Although it demonstrated an enjoyable and quite innovative blend of 1980s heavy metal and 1970s progressive rock, Dream Theater’s debut LP — 1989’s When Dream and Day Unite — didn’t exactly set the world aflame.
As discussed in Rich Wilson’s book Lifting Shadows: The Authorized Biography of Dream Theater, the main reasons for its lackluster reception and sales were poor production, poor marketing from Mechanic/MCA Records, and the incongruous nature of vocalist Charlie Dominici.
“[He] was 37 years old, kind of short and stocky with short curly hair, just didn’t look like one of us . . . it was always like trying to have Billy Joel sing with Queensrÿche or Iron Maiden. It just didn’t work,” founding drummer Mike Portnoy told Wilson.
Thankfully, a few bold but necessary changes (moving to ATCO Records, bringing on producer David Prater, and most importantly, replacing Dominici with James LaBrie) yielded a far more commercially and creatively lucrative follow-up: Images and Words.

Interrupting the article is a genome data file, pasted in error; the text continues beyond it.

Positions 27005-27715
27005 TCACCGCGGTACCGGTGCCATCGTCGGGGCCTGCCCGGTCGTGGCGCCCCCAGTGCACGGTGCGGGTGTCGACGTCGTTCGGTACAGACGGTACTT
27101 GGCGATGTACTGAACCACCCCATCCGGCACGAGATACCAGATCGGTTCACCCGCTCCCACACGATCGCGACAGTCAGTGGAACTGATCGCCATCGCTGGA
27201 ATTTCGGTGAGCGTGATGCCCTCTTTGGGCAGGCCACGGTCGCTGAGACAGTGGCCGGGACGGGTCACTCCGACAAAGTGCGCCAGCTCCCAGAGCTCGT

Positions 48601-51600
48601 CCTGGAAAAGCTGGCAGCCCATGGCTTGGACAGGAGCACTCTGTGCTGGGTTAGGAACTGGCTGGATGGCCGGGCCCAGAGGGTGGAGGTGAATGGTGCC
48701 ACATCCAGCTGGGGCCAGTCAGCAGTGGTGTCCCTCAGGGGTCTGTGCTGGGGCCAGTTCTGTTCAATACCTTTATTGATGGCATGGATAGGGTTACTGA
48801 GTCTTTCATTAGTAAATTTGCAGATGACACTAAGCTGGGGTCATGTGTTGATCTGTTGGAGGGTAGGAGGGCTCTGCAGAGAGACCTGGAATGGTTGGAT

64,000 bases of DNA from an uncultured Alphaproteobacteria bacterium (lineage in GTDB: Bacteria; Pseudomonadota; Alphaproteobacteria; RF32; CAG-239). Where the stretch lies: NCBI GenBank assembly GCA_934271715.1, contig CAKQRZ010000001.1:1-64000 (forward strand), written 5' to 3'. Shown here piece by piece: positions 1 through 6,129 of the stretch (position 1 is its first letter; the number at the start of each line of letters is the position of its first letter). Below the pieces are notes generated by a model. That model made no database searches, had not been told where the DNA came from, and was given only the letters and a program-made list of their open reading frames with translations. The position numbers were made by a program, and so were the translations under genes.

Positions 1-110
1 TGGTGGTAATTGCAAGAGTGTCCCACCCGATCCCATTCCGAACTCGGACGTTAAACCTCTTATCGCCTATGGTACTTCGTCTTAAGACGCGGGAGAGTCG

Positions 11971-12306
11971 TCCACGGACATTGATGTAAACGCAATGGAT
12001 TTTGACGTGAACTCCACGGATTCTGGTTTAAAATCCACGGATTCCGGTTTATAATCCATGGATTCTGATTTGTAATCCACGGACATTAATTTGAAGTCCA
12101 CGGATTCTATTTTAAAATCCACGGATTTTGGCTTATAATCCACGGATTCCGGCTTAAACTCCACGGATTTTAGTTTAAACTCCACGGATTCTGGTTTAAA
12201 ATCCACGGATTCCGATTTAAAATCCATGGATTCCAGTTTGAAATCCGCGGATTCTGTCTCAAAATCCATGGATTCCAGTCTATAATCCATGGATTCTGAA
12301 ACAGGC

Thirty years later, the LP is rightly regarded as one of their most rewarding and impactful works. With its superb songwriting and delightfully vibrant and refined instrumentation, it paved the way not only for their consequent records but for the trajectory of modern progressive metal in general.
Delving further into the addition of LaBrie, roughly 200 singers (including Fates Warning’s John Arch) were auditioned before the remaining members landed on him. After spending a few days testing out their professional and personal chemistries, LaBrie’s towering vocal range and acquiescent personality made him the clear pick.
In a 2017 interview with the Official Dream Theater Fan Club, LaBrie revealed that he was initially hesitant to fly to New York to meet the troupe, as well as hesitant to potentially leave his current band, Winter Rose.